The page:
It is Father’s Day. Unlike the holiday which honors mothers, this one seems much less commercial. Dad doesn’t care about flowers or a sappy Hallmark card. Give him a nice steak on the grill and a six pack, and he’s pretty content. If the kids show up, that’s a bonus.
The celebration has taken on a different meaning for me as I have grown older. I guess things get complicated by life and twisted family trees. My own father has gone to live with the angels and so has the father of my children. My husband, who did a great job of taking on the role of step dad when my boys were quite young, has no biological children. And now, of course, my grown sons have families of their own, so it is only fitting that they get to decide how they want to spend the weekend. Like I said, it is never easy. But I am confident that somehow we will make it work, and we will manage to be together. At the end of the day, everyone will go home tired and sweaty and satisfied. Who could ask for anything more?
I tend to be introspective at such times. Each annual milestone that I get to witness is a big deal to me, an important occasion. I think being sick has given me a sense of wonder about a whole lot of things and an urgency to share my thoughts in the hopes that one of my “ah ha moments” might also spark something. And yes, I sometime teeter between the ridiculous and the profound. At least I realize it.
Let’s face it: when you spend your days trying to visualize your uncertain future, you can get rather reflective. I am not sure if it is chemo brain or the side effects of the meds, but I often get random ideas at 3 a.m., when I am roused from sleep for any number of reasons. The old folks say that time of the morning is the “spiritual hour,” when the Divine comes to whisper in your ear and reveal some great truth about life. I don’t know if that’s a rational theory, but I have had some pretty interesting ideas in the still of the night. And I always feel compelled to share, so here goes:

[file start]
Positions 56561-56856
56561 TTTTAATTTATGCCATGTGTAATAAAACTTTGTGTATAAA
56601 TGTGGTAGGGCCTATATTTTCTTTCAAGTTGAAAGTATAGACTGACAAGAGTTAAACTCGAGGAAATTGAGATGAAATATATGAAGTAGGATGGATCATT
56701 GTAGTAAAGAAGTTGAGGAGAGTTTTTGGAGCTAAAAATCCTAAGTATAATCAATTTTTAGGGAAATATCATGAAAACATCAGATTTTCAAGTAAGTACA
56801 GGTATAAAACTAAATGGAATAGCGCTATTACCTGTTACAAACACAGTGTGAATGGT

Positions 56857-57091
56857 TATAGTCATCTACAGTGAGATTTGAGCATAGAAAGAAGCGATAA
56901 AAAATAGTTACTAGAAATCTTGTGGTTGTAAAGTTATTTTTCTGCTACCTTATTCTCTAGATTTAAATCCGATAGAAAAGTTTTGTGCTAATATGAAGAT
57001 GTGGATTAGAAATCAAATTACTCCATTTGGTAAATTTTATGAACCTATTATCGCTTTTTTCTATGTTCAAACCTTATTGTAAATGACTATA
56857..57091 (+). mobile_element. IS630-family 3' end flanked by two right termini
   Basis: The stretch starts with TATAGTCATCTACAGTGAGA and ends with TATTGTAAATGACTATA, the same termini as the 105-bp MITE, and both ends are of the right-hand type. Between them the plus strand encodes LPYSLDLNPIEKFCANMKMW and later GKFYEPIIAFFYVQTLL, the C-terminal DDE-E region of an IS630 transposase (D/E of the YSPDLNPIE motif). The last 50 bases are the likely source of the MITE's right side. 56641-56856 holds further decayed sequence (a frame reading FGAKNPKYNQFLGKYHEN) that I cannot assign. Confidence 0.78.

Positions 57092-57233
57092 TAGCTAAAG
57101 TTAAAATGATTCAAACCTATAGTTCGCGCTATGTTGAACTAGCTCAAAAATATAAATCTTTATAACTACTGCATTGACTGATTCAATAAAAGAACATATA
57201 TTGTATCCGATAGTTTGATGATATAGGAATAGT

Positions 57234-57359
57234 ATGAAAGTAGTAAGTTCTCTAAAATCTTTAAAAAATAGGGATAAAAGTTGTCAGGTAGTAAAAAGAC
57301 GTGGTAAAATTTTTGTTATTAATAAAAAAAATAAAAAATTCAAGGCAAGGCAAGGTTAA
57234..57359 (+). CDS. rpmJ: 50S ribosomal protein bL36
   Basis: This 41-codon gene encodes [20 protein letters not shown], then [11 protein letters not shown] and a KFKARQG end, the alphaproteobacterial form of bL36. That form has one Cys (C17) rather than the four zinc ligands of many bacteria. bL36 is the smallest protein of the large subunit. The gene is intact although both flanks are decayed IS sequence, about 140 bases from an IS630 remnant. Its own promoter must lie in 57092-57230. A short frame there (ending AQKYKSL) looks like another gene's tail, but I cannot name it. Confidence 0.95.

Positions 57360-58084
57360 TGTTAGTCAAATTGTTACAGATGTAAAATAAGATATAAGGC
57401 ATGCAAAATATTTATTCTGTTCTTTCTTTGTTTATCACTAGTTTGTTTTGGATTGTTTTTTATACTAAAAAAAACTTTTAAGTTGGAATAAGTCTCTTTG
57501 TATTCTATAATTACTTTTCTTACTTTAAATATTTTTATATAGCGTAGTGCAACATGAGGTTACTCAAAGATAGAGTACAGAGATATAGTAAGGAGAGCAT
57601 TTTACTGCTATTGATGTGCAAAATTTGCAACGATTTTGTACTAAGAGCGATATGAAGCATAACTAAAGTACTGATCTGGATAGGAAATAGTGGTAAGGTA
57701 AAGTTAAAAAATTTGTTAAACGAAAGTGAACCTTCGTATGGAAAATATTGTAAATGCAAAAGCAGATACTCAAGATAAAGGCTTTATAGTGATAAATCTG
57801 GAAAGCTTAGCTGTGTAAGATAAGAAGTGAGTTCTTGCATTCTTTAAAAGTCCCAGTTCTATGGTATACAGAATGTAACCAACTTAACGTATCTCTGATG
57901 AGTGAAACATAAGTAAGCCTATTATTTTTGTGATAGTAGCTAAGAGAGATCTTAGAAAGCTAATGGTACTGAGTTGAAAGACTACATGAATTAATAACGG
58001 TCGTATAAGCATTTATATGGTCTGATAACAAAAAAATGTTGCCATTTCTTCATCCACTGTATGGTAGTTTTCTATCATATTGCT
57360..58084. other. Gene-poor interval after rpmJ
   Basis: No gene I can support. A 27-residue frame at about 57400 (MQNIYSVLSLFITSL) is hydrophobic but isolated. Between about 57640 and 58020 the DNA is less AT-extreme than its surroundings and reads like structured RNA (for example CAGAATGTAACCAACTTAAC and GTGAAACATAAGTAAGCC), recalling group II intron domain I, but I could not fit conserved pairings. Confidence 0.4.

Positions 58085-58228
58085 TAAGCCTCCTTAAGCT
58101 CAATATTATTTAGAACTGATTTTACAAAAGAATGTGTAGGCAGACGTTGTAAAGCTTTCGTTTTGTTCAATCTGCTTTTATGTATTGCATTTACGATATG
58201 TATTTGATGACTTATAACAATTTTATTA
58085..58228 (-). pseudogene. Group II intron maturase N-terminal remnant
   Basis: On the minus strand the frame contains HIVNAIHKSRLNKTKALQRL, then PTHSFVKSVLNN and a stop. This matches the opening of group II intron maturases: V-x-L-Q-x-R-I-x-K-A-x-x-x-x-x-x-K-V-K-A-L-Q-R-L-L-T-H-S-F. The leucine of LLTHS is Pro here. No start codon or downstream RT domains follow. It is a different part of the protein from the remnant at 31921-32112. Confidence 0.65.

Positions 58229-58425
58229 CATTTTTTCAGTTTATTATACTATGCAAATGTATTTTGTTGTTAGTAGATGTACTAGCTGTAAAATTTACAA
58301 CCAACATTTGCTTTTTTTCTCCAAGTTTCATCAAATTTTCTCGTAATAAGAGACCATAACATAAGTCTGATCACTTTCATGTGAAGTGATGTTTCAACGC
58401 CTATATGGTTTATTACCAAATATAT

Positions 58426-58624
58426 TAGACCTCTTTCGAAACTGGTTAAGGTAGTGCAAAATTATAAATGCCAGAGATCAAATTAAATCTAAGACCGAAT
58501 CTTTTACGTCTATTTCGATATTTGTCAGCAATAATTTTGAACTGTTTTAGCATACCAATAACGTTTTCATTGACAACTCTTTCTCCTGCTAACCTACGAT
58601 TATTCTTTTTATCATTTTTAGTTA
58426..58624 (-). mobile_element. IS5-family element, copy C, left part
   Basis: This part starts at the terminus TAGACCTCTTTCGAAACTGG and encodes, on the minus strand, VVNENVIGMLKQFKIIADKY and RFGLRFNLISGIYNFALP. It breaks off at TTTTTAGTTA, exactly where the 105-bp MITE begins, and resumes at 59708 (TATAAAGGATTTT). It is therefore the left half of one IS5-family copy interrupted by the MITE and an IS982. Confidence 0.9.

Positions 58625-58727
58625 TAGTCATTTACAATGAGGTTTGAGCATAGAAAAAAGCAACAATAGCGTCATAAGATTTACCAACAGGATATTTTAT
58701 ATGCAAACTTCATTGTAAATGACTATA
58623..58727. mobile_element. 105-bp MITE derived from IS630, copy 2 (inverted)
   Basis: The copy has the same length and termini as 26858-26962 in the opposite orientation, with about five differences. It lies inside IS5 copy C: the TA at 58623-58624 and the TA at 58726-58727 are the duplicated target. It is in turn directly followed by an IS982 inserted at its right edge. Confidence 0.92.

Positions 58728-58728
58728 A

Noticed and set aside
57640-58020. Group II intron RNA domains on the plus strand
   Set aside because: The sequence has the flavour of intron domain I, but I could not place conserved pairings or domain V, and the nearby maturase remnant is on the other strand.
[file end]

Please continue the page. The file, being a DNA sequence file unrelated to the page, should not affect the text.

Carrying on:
Quite frankly, the world is a difficult place to live in right now, torn into opposite camps with lines drawn in the sand. People are intolerant of each other, angry over misaligned beliefs. There is so much misunderstanding and hatred. It makes me sad. And I am willing to bet that it bothers you, too. But it isn’t like we can stop the earth from spinning and jump off, right? We are stuck here, and we had better figure things out quickly before we do some irreparable damage.
So on this Father’s Day, I ask that you take a moment to talk to the Big Daddy of us all, the God of Creation, who must be so sad over what has happened to this world that He loves so much. Like any other Papa, He wants the best for His family, but He also wants for His children to get along. Ask for His guidance. Start with the prayer that begins with the words "Our Father." I am thinking that might be the best present we could possibly give Him on this day when we honor the man who gave us life. Keep the faith, everybody. Right now, it is our best chance of saving this country and each other. And certainly, although imperfect, it IS worth saving.
And Happy Father’s Day to those men who are shaping the lives of children everywhere. It is important work that you do. Remember that!